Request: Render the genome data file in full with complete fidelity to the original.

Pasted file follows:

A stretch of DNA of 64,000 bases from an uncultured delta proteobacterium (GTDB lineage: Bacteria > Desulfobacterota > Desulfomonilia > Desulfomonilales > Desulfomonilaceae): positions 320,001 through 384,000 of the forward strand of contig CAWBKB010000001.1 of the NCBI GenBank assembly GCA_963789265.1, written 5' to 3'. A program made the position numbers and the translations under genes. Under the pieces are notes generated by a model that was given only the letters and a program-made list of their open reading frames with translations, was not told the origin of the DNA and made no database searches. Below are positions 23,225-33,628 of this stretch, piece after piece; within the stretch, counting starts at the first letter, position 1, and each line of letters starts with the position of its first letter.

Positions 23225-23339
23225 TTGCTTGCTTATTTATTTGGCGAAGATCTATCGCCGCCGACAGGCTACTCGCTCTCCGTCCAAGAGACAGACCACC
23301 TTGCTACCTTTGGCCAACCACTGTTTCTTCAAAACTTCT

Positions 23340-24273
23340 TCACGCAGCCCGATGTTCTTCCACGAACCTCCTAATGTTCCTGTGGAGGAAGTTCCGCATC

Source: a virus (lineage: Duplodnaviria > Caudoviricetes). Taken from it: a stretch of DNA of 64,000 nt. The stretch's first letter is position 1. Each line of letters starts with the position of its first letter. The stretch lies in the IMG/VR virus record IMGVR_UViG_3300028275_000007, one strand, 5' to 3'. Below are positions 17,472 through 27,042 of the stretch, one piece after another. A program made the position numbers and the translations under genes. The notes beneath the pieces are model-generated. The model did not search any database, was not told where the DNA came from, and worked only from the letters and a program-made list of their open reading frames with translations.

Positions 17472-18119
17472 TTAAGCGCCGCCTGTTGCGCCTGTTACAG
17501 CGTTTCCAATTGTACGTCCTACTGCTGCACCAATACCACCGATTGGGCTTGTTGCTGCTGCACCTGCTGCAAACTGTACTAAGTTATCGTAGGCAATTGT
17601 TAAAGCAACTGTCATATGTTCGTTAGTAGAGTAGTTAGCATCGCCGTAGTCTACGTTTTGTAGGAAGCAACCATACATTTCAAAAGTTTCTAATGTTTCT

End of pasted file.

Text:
A stretch of DNA of 64,000 bases from an uncultured delta proteobacterium (GTDB lineage: Bacteria > Desulfobacterota > Desulfomonilia > Desulfomonilales > Desulfomonilaceae): positions 320,001 through 384,000 of the forward strand of contig CAWBKB010000001.1 of the NCBI GenBank assembly GCA_963789265.1, written 5' to 3'. A program made the position numbers and the translations under genes. Under the pieces are notes generated by a model that was given only the letters and a program-made list of their open reading frames with translations, was not told the origin of the DNA and made no database searches. Below are positions 23,225-33,628 of this stretch, piece after piece; within the stretch, counting starts at the first letter, position 1, and each line of letters starts with the position of its first letter.

Positions 23225-23339
23225 TTGCTTGCTTATTTATTTGGCGAAGATCTATCGCCGCCGACAGGCTACTCGCTCTCCGTCCAAGAGACAGACCACC
23301 TTGCTACCTTTGGCCAACCACTGTTTCTTCAAAACTTCT

Positions 23340-24273
23340 TCACGCAGCCCGATGTTCTTCCACGAACCTCCTAATGTTCCTGTGGAGGAAGTTCCGCATC

Source: a virus (lineage: Duplodnaviria > Caudoviricetes). Taken from it: a stretch of DNA of 64,000 nt. The stretch's first letter is position 1. Each line of letters starts with the position of its first letter. The stretch lies in the IMG/VR virus record IMGVR_UViG_3300028275_000007, one strand, 5' to 3'. Below are positions 17,472 through 27,042 of the stretch, one piece after another. A program made the position numbers and the translations under genes. The notes beneath the pieces are model-generated. The model did not search any database, was not told where the DNA came from, and worked only from the letters and a program-made list of their open reading frames with translations.

Positions 17472-18119
17472 TTAAGCGCCGCCTGTTGCGCCTGTTACAG
17501 CGTTTCCAATTGTACGTCCTACTGCTGCACCAATACCACCGATTGGGCTTGTTGCTGCTGCACCTGCTGCAAACTGTACTAAGTTATCGTAGGCAATTGT
17601 TAAAGCAACTGTCATATGTTCGTTAGTAGAGTAGTTAGCATCGCCGTAGTCTACGTTTTGTAGGAAGCAACCATACATTTCAAAAGTTTCTAATGTTTCT